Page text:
by Anne Bradley.
On September 11, 2001, I wasn’t working that day. I was sitting at my home computer
responding to some emails when my phone rang about 8:30 AM. It was my brother, Jim. He
worked at the United Nations, and he saw a plane fly by his window at a very low altitude, did I
hear anything. We both turned on the news to discover the horrors of the 9/11 planes hitting
the World Trade Center buildings. He was rushed to a secure basement location at the UN. I
sat on the Upper East Side in my apartment on the 21 st floor.
At first, I was paralyzed. I didn’t know what to do. I could only stare at the TV feeling terrible.
Finally, about an hour or more later, I picked up the phone and called my closest hospital,
Lennox Hill, and asked if I could come in and donate blood. The hospital told me not to bother,
they were not receiving any live bodies from ground zero. That sent a lightning bolt through
me and I laid down in bed for another full hour while listening to the TV.
Throughout the day, things got worse with the Pentagon being hit and the downed plane in
Pennsylvania. Mid-afternoon, I went outside on the street on 3 rd Avenue and watched while
hundreds of people were walking north to get to their homes and family. I saw one mother
with a stroller being greeted by a man I assumed was her husband, as they embraced and cried.
I did not attempt to go to the grocery store. I knew they were jammed with people stocking up
on supplies. I had food in my apartment.
Over the next few weeks, things seemed to be so sad and depressing. My brother’s apartment
is below 14 th Street in an old tailor’s factory with huge windows that didn’t work well. His
apartment was covered in ashes. When I went to visit him a few days later, the Union Square
subway station was filled with pictures of missing people with phone numbers of their families
looking for them. That was a gut punch. And the smell! It was acidic and horrible.
The next few months were difficult. I worked near St. Patrick’s cathedral where they had daily
(if not hourly) funerals. The sound of the bagpipes was constant.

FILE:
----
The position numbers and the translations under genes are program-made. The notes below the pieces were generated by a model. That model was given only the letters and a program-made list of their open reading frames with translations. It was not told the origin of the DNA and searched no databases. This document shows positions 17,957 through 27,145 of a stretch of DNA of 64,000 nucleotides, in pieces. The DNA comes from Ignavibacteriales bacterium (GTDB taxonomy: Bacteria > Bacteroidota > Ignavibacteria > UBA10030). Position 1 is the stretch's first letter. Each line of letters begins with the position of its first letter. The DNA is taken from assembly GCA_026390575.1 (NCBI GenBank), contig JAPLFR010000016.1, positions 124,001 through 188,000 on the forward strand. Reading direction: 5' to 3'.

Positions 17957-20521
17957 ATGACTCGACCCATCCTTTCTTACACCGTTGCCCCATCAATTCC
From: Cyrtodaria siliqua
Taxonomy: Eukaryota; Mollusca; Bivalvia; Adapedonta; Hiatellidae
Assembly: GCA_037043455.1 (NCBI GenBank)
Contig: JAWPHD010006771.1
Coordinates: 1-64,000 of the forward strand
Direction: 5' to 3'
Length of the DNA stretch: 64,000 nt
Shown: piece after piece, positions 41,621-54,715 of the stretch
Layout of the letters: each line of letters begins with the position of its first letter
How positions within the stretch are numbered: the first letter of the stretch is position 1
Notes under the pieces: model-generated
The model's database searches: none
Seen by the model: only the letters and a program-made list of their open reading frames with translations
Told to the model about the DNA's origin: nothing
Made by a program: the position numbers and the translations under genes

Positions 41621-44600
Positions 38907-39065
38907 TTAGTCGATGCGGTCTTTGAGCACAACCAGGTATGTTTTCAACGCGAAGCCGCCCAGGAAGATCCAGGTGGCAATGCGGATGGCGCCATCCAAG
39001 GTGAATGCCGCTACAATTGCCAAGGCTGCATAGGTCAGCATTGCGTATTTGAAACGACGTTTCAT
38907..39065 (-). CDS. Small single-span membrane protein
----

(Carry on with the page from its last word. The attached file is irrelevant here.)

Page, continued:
But finally….FINALLY, September 11 became a motivating factor in my life. For 25 years (more!)
I had worked in the financial world, but I had been a political science major in college and
always followed politics closely. My friend, Kirsten Gillibrand, had been talking about running
for Congress for years and finally in 2005 she announced her campaign for the 20 th US
Congressional district in upstate NY. She asked me to be the treasurer of her campaign.
I went to Forrest for a private conversation about changing careers from finance to politics at
the age of 50. It would certainly be a deep salary cut, but it was also my dream job. He
encouraged me to go for it. Years later, when he was visiting Washington DC, we met for lunch
and he told me that when we had that conversation, the only thing he could think about was
“don’t do it!” I’m glad he kept that to himself.
So in November of 2005, Kirsten won a seat in the UN Congress; I resigned (actually retired
after 15 years) from Ernst & Young, and moved to Washington DC as Congresswoman
Gillibrand’s Deputy Chief of Staff.
In January of 2009, just after we had won re-election to the Congress the prior November,
President-elect Obama appointed then Senator Hillary Clinton to become Secretary of State.
And then, the governor of New York, David Paterson, appointed Kirsten to replace Hillary
Clinton in the US Senate. And I stayed on for 14 years as her deputy chief of staff, retiring in
2019 to return to NYC. Even though I had my dream job in DC for 14 years, I still loved New
York City and I am so glad to be home!